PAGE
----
In light of these mixed results, several large employers are turning an eye to headcount. Such consideration of reducing headcount may serve as an early warning sign of the storm clouds referenced previously, given the size of their collective payrolls. The previously referenced retailer, for instance, employs approximately 1.6 million people, twice the number it employed two years ago, and 18 times the number of employees on staff 10 years ago.
In other words, it would be fair to assume that a slowdown in consumer spending will eventually trigger a slowdown in employment and possibly a reduction in the labor market, and thus, most likely, a recession. And the odds of that occurring in 2023 have risen.
At the same time, there is still a significant amount of uncertainty to the outlook. The large online retailer I mentioned earlier forecasted that its operating income for the current quarter could range anywhere between zero and $4 billion, an extraordinarily wide range. Surely (and hopefully) the company has a more precise internal range of outcomes it chose not to publicize, the public report highlights the vast ambiguity in today’s economy.
In a similar vein, ever since Labor Day, I’ve been struck by holiday merchandise strewn across the aisles of many in-store retailers. When attempting to make sense of why it felt as if Christmas was coming before Halloween this year, several retailers have reported having “too much of the stuff customers don’t want, and not enough of the stuff customers do want.”
In other words, the mercurial nature of US consumers is a vexing challenge.
As noted previously, uncertainty typically breeds more uncertainty. But while it is commonly assumed that most investors hate uncertainty, one of my favorite financial journalists recently reminded me that investors instead should hate certainty. “The more certain a prediction sounds, the more you should doubt its validity,” he noted1.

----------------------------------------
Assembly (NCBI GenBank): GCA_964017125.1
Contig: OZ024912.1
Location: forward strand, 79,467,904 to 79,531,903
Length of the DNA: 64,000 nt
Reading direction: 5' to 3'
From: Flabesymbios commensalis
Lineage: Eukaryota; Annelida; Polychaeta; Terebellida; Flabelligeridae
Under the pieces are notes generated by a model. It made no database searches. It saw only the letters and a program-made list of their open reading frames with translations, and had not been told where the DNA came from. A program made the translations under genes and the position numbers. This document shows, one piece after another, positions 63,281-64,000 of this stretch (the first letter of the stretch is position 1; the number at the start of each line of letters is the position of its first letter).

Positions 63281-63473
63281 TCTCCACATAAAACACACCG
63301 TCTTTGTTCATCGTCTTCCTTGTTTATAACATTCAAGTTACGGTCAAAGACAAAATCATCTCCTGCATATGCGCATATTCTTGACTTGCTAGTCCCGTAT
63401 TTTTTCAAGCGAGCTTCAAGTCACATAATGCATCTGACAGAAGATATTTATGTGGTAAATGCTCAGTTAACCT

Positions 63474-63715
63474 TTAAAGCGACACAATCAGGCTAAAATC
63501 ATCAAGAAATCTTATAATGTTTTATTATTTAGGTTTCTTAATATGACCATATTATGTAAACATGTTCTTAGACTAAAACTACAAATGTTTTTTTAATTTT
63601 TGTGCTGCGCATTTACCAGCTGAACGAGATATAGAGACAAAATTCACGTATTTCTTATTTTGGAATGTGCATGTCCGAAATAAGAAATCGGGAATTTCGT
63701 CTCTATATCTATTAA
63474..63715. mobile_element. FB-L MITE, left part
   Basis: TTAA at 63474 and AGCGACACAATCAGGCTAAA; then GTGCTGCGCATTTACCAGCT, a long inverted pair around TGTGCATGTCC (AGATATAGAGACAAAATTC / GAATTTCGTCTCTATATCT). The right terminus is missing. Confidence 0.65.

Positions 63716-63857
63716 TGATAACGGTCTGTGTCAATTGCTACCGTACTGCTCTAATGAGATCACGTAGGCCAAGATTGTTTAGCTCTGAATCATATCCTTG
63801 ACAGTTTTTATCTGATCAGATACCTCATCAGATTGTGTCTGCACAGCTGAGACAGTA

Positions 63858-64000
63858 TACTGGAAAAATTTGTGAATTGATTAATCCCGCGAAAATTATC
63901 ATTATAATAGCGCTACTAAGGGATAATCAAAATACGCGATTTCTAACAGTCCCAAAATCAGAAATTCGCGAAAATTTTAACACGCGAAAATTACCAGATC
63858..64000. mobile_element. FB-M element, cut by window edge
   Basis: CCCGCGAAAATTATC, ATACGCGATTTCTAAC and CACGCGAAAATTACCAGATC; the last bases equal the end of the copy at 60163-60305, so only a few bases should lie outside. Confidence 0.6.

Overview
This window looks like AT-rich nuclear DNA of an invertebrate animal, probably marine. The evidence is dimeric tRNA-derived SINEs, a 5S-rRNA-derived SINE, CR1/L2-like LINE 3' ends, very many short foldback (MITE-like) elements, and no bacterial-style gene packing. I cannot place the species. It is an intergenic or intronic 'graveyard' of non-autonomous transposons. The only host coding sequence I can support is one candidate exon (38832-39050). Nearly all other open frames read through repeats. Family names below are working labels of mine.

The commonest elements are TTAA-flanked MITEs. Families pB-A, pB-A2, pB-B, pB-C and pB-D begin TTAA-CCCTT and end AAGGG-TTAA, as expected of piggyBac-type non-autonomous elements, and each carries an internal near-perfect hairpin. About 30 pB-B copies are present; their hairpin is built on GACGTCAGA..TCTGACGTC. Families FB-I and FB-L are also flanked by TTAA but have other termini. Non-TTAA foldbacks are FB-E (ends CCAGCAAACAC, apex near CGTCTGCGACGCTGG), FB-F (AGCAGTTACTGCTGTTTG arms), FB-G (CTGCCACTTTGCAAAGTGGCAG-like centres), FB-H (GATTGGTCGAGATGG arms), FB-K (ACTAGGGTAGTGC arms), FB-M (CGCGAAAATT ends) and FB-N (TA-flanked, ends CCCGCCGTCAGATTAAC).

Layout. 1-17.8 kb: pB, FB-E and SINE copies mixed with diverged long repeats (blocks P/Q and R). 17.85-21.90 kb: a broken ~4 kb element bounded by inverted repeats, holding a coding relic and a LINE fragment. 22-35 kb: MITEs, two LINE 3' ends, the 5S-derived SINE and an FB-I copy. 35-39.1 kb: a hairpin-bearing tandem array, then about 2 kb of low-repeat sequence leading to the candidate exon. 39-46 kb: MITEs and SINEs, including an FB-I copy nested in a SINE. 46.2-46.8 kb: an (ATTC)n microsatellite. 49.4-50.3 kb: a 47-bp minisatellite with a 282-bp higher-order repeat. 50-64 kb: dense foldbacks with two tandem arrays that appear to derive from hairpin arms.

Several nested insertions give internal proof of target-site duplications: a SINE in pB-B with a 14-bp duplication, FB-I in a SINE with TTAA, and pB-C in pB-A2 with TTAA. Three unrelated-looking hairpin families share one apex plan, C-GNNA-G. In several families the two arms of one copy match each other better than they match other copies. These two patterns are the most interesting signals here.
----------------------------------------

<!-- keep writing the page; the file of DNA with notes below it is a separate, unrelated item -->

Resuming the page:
Therefore, we continue to believe investors should focus on what they can control, avoid succumbing to the illusion that accompanies forecasts of precision, and instead develop a plan and adhere to the plan as uncertainty intensifies.
Note: a special thanks to Connor Cloetingh for his assistance with this article.
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About George Mateyo
As Chief Investment Officer, George Mateyo is responsible for establishing sound investment strategies for private and institutional clients, expanding internal and external research capabilities, and managing the delivery of solid risk-adjusted investment performance.
In previous roles, George spent more than 15 years in investment management and investment consulting, where he acquired firsthand knowledge and insights into the capital markets and the stewardship of investment portfolios for institutional and high net-worth investors.
George received his MBA from the Weatherhead School of Management at Case Western Reserve University and completed additional studies at the London School of Economics.